I have seen this ingenious thing on workbench of user tablesawtom.
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#14
  Re: RE: Leg Vise for workbench by omark (In addition to possi...)
Jack,  I had a leg vise on my first bench and used it for the longest time.  I don't recall exactly what I did, but I know it was simpler than each of the options you show.  While each of those is cool, that is a lot of work, and I could not justify it.   For my work, the vast majority of the time I was clamping 3/4 stock.  So a block of 3/4 stock at the bottom of the leg vise would have been plenty.  On the rare occasions I went much wider, I probably just put a few blocks at the bottom.  A little racking ,  IMO, is not that big a deal.  I would go as simple as possible and get the bench built.
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#15
  Re: Leg Vise for workbench by Jack01 (I am in process of b...)
My grandfather's leg vise, which I also used for quite a few years, just has the stick at the bottom with a pin through the holes, and it worked fine.  He was a full-time cabinetmaker, with that as his only vise. His had fewer holes than you picture; slight toe in at the top didn't create problems for me (or, I imagine, for him).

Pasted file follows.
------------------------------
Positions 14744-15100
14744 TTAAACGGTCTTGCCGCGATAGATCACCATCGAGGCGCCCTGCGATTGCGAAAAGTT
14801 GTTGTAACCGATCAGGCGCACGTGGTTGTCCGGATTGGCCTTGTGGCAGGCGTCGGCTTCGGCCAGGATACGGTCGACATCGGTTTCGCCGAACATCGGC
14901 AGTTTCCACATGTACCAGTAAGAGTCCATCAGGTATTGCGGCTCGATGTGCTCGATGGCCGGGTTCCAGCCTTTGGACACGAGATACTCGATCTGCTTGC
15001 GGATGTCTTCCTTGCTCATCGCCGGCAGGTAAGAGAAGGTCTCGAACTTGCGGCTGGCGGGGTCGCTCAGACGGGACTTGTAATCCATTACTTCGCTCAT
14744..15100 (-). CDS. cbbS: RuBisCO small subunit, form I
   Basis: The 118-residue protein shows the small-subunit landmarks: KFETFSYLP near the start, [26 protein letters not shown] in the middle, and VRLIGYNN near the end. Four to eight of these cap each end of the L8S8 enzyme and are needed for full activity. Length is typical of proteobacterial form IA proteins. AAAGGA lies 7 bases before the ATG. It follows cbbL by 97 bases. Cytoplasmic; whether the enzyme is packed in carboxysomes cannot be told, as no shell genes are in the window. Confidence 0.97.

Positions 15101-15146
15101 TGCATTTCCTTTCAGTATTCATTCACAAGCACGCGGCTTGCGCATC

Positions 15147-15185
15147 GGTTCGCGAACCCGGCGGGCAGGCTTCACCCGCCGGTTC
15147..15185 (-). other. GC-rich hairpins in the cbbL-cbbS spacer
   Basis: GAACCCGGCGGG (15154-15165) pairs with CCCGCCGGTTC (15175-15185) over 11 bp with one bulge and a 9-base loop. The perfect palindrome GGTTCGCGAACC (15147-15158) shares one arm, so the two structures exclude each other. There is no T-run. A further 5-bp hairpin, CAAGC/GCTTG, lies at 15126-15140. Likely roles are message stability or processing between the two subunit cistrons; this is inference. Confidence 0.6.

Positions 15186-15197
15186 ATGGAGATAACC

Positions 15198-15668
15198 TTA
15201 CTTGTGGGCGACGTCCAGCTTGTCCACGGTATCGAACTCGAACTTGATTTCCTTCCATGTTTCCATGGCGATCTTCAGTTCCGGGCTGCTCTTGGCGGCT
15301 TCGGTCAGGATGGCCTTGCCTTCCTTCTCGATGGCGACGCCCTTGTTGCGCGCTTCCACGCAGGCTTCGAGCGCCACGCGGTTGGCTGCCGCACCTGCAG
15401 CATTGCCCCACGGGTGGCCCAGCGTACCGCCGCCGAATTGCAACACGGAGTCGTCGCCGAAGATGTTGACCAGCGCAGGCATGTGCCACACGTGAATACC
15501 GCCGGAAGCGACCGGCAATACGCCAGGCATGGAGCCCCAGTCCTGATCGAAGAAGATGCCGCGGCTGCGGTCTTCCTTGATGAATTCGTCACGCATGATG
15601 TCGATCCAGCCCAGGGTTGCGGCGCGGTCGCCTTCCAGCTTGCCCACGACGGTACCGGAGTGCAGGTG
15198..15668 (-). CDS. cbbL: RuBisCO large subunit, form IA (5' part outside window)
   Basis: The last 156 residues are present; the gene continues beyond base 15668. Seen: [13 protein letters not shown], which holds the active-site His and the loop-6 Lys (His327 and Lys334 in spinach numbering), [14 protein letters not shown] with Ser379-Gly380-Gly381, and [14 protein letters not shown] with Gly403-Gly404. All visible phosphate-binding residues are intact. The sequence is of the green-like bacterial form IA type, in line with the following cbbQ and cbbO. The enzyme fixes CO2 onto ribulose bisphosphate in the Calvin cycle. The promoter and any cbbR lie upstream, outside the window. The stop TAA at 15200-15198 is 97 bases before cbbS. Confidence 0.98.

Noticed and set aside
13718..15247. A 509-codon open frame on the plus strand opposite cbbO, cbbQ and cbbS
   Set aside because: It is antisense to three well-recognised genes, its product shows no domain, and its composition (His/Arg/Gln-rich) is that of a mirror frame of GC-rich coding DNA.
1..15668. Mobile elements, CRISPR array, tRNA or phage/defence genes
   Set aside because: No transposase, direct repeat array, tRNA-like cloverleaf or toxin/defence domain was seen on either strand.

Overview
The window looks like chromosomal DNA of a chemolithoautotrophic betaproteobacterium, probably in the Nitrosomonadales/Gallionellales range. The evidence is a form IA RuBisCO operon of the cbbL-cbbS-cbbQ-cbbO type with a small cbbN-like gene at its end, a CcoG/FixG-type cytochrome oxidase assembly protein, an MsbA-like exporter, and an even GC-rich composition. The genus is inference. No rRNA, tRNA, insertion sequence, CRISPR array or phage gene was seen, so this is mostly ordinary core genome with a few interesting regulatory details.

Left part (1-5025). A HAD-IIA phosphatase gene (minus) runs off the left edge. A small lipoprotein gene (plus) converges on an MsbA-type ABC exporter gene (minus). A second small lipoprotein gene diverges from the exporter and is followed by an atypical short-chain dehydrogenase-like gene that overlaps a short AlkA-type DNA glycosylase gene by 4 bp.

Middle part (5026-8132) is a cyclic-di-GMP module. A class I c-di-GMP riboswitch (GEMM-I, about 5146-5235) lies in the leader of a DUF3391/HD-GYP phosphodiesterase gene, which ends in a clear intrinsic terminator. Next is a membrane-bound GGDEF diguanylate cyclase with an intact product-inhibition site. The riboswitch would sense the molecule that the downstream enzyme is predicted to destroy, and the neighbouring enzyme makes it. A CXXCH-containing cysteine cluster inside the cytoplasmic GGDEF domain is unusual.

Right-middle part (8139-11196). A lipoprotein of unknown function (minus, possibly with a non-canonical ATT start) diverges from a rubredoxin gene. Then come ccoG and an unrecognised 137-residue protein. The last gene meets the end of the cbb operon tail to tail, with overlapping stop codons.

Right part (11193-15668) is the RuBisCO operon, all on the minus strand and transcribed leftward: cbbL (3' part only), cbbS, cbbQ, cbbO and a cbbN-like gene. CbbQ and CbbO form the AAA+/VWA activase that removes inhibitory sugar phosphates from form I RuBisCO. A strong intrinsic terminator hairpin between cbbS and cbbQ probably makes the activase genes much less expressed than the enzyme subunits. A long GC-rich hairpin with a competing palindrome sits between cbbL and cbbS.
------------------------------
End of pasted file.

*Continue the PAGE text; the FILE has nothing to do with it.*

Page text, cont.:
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#16
  Re: Leg Vise for workbench by Jack01 (I am in process of b...)
You can't go wrong with the Benchcrafted hardware. My first bench had the leg vise with the parallel guide. Worked great, however when I built a second bench I put the CrissCross hardware in that bench. I ordered another Crisscross and retrofit the first bench. I knew I would never use the one with the parallel guide unless I put the Crisscross in it as well. It's that good.

Ron
"which plane should I use for this task?......the sharp one"

http://www.breseplane.blogspot.com/
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#17
  Re: Leg Vise for workbench by Jack01 (I am in process of b...)
This is in reply to your question ( Any other ideas?)

First picture is  R and D (research and development) I build a temp bench to get height right and to use while building the bench